Wednesday, August 9, 2006

Just browsing...

Monday, Mrs. History and I went out (again) on the house hunt. While we saw some of the best houses we've seen during our search. Still, when we arrived at the 2nd house of the day, we never anticipated what was in store for us.

He greeted us in the front lawn, wearing a semi-transparent (seemingly decade old) v-neck t-shirt. Paul was in his seventies or possibly eighties, as was his wife Sonja (don't you like the ethnic spelling?). They were German expatriots who came here following WWII. We arrived at their home, which was originally built in 1910, ready to see their kidney shaped pool and make a day of it. We (nor the realtor, Allie) never expected it would be story time, nor did we expect what we saw.

What we saw: The house was really two homes in one. It wasn't a duplex opened up, but rather, as we found out, Paul built the addition. The addition was perfect. He apparently built it over 3 months, during the 70s, while he was laid off, he said..."Ella Grasso was governor." They had bought the house from a family that had 6 children, and only 2 bedrooms. Paul built a giant, larger bedroom upstairs (it was really a master suite), with immaculate wood trim, and brick work. He added closets all over the place. He even built a second basement. The house itself was immaculate, as Sonja hated dirt. We would find out that she grudgingly fought the dirt, sweeping it out of the garage, whenever it blew in. Apparently, Sonja hates dirt so much, their 10 year old furnace looked brand new! There wasn't a mark on it.I can't truly describe the house, only that it was amazing...but more for someone older (the decor, and all).

What we heard: The old couple was very sweet. Paul swore he recognized my wife, and didn't miss a step when he realized he was wrong...he just played it off. Their accent was cute, like Ralph (say Rolph), our tour guide in Yellowstone. He called her mama. It was nice.

When Paul found out I was a history teacher, he asked, "You know all about Germany, the Russians, and Adolph, no?" Of course I did. He insisted he loved history channel. However, what was more interesting was, he just started to tell me stories.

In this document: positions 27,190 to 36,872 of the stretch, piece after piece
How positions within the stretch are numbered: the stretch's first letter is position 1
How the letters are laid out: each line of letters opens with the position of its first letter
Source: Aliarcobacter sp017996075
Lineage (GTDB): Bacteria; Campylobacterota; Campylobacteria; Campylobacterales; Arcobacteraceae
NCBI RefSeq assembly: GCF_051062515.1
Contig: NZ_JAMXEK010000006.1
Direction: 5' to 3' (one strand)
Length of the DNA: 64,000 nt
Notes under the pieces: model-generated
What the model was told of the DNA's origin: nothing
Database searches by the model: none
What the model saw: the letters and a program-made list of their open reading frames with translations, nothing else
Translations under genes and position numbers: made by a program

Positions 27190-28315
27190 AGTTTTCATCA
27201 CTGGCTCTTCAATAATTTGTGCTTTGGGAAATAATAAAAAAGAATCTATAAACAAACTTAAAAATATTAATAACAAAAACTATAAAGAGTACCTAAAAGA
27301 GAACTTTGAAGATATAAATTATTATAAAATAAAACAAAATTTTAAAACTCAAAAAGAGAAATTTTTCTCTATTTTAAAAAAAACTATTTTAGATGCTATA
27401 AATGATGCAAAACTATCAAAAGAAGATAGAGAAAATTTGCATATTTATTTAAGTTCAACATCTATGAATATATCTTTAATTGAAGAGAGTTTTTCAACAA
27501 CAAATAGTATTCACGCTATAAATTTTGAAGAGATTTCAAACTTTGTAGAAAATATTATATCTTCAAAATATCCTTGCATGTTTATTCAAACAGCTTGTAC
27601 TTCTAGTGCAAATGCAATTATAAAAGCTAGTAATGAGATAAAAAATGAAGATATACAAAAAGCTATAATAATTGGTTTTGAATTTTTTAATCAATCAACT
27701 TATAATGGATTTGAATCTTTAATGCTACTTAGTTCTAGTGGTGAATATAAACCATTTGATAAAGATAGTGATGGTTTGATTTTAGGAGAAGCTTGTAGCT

His stories, though the ones of the war were sad, were amazing. He told me about how his brothers and father all were forced to serve in the Nazi army against their will. He told me about how the Mayor of his town had to put on his military uniform (think Kaiser Wilhelm) in order to inform a family of the death of a loved one on the front...and how the mayor stopped putting on the uniform, because people feared him when he wore it. Paul told me about how, when the mayor would come to his house...all 4 times...he would go out to the outhouse and sob.

When the Russians came, and occupied his town, they captured SS officers on two occassions. The Soviets had the entire town (less than 500 people, according to Paul) watch their executions. Paul said, though he didn't fight in the war, or agree with either side, he couldn't help but seeing the executed men's faces whenever something triggered unhappy memories of the war (YET, he was there telling me his stories, without my asking, either...still, I enjoyed listening, despite the sad content).

Then he told me about the Russian occupation of East Berlin, where he moved, as a teenager, as his home had become part of the front. Though he hated the Nazis, he equally hated communism. If the Russians raised a giant red billboard during the day, Paul went out at night and dug up its foundation or cut down its posts. He secretly listened to Radio-Free Europe, the BBC, and Radio-Free America, and decided that democracy and its freedom was the way to go. That is what brought him over to Wisconson (Paul pronounced it Visconseen).

Though Paul didn't tell any stories about Wisconson, it must've had some impact. When he arrived here, he was shocked when a local farmer wouldn't fill his bucket with milk. The farmer explained that it had to be pasteurized, which prompted Paul to say that, "Vee didn't have thees sheet in Germany OR Visconseen. I just wanted milk. Oh well, it was good...good."

Paul also told me about how his family's horse used to run away, end up down town, and the police would send him to go wrangle it in. Then Paul shocked me by telling me he also helped build "Svarz's Toy Store in New York!"

Me: Svarz's?
Paul: Svarz's...Toy Store! Many stories...very huge.
Me: Schwarz's? You built FAO Schwarz?!
Paul: My shop did. We used to ride the train down every morning, and come back at night. It was where I learned how to do the architecture to build the house. Then when it was over, we went to the grand opening. There were all these movie stars, and singers, and even the mayor of New York!

Paul's stories were amazing. His wife's were, too (she told me the secret to cleaning is Clorox Clean-Up...Spread the word!). They spoke a mile a minute, and were full of energy. I wish I could go back and listen some more...and SonjaIt made it clear that we were welcome "just as friends..."

It was sad that the couple was selling the house, because Paul couldn't do stairs since his heart surgery. Still, have no worries...under doctor's orders, Paul is to drink a single Beck's every night...and a shot of Jager once a week.

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